My War On Confidence
Life is nothing if not a series of surprises. And I am always somewhat humbled before the universe when something I mutter resonates in a way that I never imagined with so many people.
A few weeks ago, I was profiled in the December issue of Kiplinger’s magazine. I was honored to be featured as a small business success story and as part of the interview I made a remark that continues to gather responses from near and far. (If you missed the article online, here’s a link – https://www.kiplinger.com/article/business/T049-C000-S002-small-business-success-story-battleaxe.html ) Based on the feedback, I must really be on to something that is worth taking a harder look.
I mentioned that I am often asked to help people gain confidence (mostly in leadership and public speaking domains) and I tell them they are chasing the wrong rabbit. Confidence, I believe, is itself an unworthy pursuit. In fact, I reject it outright. I believe that the correct target should always be competence. This seemed to strike a note for many people who believed that to be true as well.
The confidence that many folks seek is defined as “a feeling of self-assurance arising from one’s appreciation of one’s own abilities or qualities”. Oh brother, what a set up. If we know anything about the human condition, it is this – We are terrible at judging ourselves accurately. Research across every industry and discipline reveals the same conclusion. We are brimming with undeserved confidence; routinely over-estimate ourselves while everyone around us knows the truth. Feeling good about ourselves feels good. But the more noble pursuit is to BE good, that is, to be competent.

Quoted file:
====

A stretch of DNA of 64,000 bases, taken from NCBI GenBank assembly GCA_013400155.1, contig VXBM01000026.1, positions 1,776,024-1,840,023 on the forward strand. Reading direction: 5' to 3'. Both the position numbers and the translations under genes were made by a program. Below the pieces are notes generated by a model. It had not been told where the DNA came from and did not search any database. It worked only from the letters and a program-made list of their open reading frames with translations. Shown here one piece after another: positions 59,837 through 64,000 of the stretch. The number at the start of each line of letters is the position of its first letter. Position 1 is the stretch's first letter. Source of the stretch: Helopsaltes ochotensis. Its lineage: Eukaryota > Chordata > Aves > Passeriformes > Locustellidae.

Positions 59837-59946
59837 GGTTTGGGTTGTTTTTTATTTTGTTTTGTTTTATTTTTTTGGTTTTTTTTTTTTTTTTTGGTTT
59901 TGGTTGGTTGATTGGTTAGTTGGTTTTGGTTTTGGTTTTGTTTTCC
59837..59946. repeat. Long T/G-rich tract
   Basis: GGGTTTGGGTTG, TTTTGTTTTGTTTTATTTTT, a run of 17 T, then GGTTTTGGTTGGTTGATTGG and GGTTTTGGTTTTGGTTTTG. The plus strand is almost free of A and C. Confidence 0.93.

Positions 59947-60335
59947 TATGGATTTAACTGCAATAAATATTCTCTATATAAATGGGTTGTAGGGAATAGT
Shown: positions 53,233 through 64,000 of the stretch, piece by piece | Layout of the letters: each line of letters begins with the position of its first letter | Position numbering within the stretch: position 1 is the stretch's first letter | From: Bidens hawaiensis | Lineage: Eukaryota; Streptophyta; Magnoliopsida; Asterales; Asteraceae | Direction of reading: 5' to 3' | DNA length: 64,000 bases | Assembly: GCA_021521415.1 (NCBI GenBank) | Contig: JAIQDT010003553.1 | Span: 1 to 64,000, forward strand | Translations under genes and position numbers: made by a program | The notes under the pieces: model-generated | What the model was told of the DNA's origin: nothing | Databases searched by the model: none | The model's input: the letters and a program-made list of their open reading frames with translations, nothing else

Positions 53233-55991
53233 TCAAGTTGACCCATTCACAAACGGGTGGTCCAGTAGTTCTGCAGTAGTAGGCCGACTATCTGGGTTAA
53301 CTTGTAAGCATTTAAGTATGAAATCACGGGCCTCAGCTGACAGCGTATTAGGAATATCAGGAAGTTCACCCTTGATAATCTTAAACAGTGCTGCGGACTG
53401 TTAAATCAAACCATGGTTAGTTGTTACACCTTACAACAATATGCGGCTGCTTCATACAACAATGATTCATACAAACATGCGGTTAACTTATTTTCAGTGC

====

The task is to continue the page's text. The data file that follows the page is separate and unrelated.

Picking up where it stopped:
Competence is not cheap. Watch a toddler learn to walk or a little kid learn to ride a bike. They don’t ask for or seek confidence, like self-conscious ego driven adults. They keep trying and bruising and re-adjusting until they get it right. They take the licks required to build competence. Then, they look at what they can do, and confidence is put in its rightful place, as a lagging indicator of competence.
Compare that to the confidence seeker, who wants to feel good about what they do based on their own self-appreciative, internal gauge. Yikes, based on the feedback I received, there are a lot of self-confident knuckleheads out there. Let’s try a new way of looking at this and lose the confidence gauge altogether. So, I declare war on the notion that anyone should pursue confidence in itself. It’s a seductive and unreliable self-generated feeling that can delude us into thinking we are better than we really are and rob us of the genuine joy of mastery. It is not a necessary ingredient for success.
Replace the confidence gauge with an internal syllabus instead. Ask any expert in any field and they will tell you that they are always seeking competence. They pay the price in training, study, nervousness, uncertainty, self-doubt, trial and error, practice, evaluation, failure …you know, the “un-fun, does-not-feel-good” stuff. When done well, confidence shows up later. And yep, it feels good, but doesn’t seem to matter that much anymore.
Checking the gauges,